OGDEN — Since last summer, and before even, top reps from the Ogden Police Department and advocates from the city’s minority communities have been engaged in on-and-off talks.
Call it fallout, at least in part, from the May 25 death last year of George Floyd at the hands of a police officer in Minnesota, which sparked protesting here and across the nation and calls for police reform.
The Ogden Police Department is now headed by a new leader, Chief Eric Young, who formally took over on Jan. 12 from the retiring Randy Watt. But Young, a participant in those earlier talks, says dialogue will continue and that grassroots outreach will, perhaps, get even more attention.
“I hope to visit neighborhood celebrations, churches, community events and any other events we can identify to reach out to members of the public who may have questions or concerns about policing and may not feel comfortable coming to the police department to meet,” Young said.
He’s planning a new initiative to that end, working with Diana Lopez, the department’s community outreach coordinator.
“I have solid relationships with those who often speak on behalf of the underrepresented communities in Ogden and my plan is to grow those relationships to build trust and understanding to encourage more authentic communication with OPD from those diverse communities,” Young said in an email to the Standard-Examiner.
Some have called for change in department operations, reform. Betty Sawyer, president of the Ogden branch of the National Association for the Advancement of Colored People, points to myriad areas she thinks need focus: increasing the diversity of the police force, officer training on de-escalating tense situations and more. But having been involved in the talks with police that came in the wake of Floyd’s killing, she holds out hope for forward movement under Young.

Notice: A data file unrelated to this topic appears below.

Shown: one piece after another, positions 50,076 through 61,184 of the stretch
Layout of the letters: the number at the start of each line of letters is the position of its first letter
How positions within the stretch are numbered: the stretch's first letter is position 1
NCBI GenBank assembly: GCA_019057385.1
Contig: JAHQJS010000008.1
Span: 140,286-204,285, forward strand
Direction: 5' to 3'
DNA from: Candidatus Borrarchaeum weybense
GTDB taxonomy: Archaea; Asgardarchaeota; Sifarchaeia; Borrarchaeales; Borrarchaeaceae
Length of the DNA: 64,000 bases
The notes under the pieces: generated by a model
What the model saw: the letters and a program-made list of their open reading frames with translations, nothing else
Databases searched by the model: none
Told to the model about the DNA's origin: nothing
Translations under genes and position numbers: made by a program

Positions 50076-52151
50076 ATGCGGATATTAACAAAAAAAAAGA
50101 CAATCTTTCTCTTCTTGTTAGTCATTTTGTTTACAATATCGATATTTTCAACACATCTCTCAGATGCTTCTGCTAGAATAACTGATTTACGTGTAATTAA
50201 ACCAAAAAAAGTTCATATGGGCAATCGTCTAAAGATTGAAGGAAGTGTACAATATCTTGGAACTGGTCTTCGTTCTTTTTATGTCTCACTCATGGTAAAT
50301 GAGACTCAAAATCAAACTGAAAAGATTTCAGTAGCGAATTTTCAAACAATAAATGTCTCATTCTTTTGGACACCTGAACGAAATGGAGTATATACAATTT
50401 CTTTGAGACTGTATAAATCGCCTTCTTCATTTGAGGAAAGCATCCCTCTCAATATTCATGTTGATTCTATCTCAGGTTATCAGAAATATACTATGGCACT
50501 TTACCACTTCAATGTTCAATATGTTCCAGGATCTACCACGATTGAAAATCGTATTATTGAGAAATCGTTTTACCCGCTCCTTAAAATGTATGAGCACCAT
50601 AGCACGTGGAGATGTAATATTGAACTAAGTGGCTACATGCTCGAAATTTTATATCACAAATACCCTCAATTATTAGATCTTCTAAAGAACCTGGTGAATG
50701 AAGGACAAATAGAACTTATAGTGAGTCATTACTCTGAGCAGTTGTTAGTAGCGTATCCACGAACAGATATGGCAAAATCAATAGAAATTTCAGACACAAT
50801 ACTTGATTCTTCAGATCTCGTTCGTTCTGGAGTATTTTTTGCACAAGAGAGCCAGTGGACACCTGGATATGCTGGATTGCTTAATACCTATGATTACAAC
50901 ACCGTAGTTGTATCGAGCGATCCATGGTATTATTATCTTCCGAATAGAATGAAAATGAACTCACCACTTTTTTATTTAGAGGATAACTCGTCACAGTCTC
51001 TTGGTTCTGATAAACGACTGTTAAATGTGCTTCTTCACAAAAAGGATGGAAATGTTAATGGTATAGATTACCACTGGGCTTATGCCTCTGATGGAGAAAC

“The process has been slow, but we’re hopeful it will move more swiftly now,” she said.
Similarly, Adrienne Andrews, who’s helped organize several community town hall meetings and other discussions involving Watt and other police officials, expressed optimism about prospects for continued dialogue under Young. She’s assistant vice president of diversity and chief diversity officer at Weber State University and a member of the Ogden Diversity Commission.
“He’s very easily engaged. He’s willing to partner in conversation,” said Andrews. Young, she added, is “accessible, agreeable and willing.”
Malik Dayo, who helped organize several demonstrations in Ogden in the wake of Floyd’s death focused on calls for police reform, also expressed optimism. At the same time, he, like others, still thinks there’s room for change in how Ogden police officers operate, suggesting continued points of contention. Dayo touts the 8 Can’t Wait initiative, a series of proposed changes in police operating procedures touching on chokeholds, de-escalation training, reporting of police activity and more.
“The police department already had in place most of the measures that were being called for, but we failed to help the community understand that,” said Young, alluding to earlier talks with the various community players, including reps from Northern Utah Black Lives Matter. “I want to develop understanding on both sides by increasing dialogue, listening and understanding. There may be some critical points where we fail to agree on what is best for Ogden city, but we won’t reach disagreement based on a lack of understanding.”
Likewise, Andrews said complete accord between the sides may not be in the offing. “I don’t know that we’re ever going to get there. It’s a moving target,” she said.
As for specifics, increasing the racial and ethnic diversity of the Ogden police force, which is largely white, has been central in some of the calls by those pushing for change and reform. Young said the department is also focused on that, but that it can’t necessarily single-handedly draw a more diverse pool of police candidates.
“The fundamental change that must take place is an understanding that it is the responsibility of the entire community to help their police department attract diverse candidates. Individuals from diverse backgrounds need to be encouraged by their parent, mentors and peers to pursue a career in law enforcement for them to consider it,” he said.